A New Attitude

Beaches make me feel peaceful!

I’m about to confess a thing or two. A year ago, I was diagnosed with diabetes. At the same time, I was writing the first full-length book on my Heartwarming contract. The diabetes was really bad. Four days in the hospital and insulin four times a day. (Although, with good fitness habits, excellent nutrition advice, and guidance from my amazing daughter, who happens to be an NP and who saved my life because she heard something in my breathing–over the phone–and she forced me to go to the ER, I’m off insulin now.)

Tangent: I’m fretful about that run-on sentence, but it leads me to my second confession.

The book I was writing was filled with diabetic gibberish. Turns out when your body’s not using sugar properly, your brain truly suffers. So–after I finally managed to stay awake (huge fatigue with ketoacidosis) long enough to read, I realized a book that didn’t make sense wouldn’t be a good submission. It’s not fun to cut about 30k of gibberish and rewrite a book a few weeks before it’s due. And from there, I had two more books and a novella, and by the time I finished them all, I was frozen in fear.

Frozen fear does not feed the creative mind.

I want my mind to be creative again. This is going to seem like another tangent, but I went through a time when I was bullied as a kid. Not a big deal, just mean girls, feeling out the shy kid who had some stuff that bothered her. Only these mean girls followed me all the way to high school before I finally stopped dreading seeing them, and thought “What the ef?”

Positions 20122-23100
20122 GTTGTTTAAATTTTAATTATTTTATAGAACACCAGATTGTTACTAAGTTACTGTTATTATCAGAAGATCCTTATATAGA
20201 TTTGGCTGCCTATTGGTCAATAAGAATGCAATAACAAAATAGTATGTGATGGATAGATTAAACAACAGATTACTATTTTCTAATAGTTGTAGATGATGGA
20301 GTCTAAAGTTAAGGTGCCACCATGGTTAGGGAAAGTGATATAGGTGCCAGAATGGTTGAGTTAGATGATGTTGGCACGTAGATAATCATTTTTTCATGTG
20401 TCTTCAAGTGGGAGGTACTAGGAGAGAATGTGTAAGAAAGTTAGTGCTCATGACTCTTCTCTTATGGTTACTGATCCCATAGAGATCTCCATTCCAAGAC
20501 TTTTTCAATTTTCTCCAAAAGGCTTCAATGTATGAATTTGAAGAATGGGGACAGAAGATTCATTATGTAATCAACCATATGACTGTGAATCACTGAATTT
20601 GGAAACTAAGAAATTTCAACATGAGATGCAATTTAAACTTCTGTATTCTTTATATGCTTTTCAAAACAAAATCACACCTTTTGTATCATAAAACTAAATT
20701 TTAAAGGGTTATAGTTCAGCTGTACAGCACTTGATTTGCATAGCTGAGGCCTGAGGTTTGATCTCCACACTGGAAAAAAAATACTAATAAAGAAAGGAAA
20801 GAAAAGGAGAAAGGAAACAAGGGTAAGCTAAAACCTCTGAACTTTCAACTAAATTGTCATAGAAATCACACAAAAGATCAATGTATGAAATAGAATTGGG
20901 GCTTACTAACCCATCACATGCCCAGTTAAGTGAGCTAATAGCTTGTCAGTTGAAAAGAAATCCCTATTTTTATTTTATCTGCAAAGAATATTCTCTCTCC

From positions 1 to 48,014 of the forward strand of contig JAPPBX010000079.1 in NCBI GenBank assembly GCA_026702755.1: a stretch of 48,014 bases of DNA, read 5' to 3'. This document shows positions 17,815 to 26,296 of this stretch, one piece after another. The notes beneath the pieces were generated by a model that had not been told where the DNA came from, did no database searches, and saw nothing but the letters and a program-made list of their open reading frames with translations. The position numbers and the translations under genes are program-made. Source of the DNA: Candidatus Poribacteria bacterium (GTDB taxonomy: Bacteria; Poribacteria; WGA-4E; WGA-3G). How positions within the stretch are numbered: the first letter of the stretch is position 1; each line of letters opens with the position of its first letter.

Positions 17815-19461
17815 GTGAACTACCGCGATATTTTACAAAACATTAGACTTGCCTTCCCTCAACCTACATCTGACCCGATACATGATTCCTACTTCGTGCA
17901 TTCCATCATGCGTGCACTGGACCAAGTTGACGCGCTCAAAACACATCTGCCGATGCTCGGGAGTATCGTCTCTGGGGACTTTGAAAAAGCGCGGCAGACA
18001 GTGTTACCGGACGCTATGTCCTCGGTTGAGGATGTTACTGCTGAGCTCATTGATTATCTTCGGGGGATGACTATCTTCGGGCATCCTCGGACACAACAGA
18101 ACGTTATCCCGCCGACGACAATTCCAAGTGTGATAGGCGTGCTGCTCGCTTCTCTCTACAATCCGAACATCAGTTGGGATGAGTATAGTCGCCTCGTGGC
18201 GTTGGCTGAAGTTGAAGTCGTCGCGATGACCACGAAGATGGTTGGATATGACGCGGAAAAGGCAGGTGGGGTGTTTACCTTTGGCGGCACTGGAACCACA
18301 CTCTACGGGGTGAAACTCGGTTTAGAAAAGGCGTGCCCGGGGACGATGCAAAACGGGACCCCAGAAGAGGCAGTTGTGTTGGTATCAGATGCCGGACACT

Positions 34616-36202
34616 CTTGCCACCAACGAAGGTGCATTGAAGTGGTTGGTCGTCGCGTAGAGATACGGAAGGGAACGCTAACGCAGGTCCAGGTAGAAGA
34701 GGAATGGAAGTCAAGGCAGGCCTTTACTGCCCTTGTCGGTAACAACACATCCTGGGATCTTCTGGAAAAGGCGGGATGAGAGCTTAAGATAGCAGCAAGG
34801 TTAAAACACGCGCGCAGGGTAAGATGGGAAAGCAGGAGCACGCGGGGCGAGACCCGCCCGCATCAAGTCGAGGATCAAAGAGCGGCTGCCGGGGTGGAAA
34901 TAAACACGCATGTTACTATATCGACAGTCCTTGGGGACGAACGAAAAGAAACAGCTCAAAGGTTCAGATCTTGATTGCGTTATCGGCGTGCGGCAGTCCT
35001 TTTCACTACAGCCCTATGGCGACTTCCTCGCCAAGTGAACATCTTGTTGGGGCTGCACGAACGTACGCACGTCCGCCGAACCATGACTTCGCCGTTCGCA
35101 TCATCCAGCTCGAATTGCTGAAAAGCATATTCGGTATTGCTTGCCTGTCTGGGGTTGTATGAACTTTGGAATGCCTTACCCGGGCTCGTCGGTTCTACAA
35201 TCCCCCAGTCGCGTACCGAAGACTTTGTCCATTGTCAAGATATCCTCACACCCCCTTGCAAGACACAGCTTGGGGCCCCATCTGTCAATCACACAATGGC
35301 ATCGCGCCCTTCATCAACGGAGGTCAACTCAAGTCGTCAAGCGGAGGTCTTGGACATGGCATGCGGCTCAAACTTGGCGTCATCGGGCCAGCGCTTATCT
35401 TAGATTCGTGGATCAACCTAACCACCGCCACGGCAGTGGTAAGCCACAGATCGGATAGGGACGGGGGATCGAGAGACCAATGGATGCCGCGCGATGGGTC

If you’ll pardon the language. And by the way, if there’s a gift we could all give our children, it would be having them reach that “What the ef?” moment in kindergarten!

So, back to that year of frozen fear: Will I die? Will I be able to see again? (Thankfully, that question was beautifully answered a couple of months after the DKA.) Will I be able to think again? Will I be able to foist the internal editor off my shoulder?

I finally reached “What the ef?” I wrote a holiday novella that was less joy of the season than how depressed can I make a reader? Had to delete 18 of 20k and rewrite that in a week. But I love that story now. It is hopeful, and it makes me cry a little. (Home by Christmas, A Heartwarming Christmas.) And it taught me a lesson. Loosen up. Writing should be joyful, not one disappointment after another. Writing is better if it’s not built out of blocks of frozen fear.

So–I’m running with that, and I’m trying to incorporate it in all my life. What’s the worst that can happen? Some mean girl will make fun of me?

What the ef?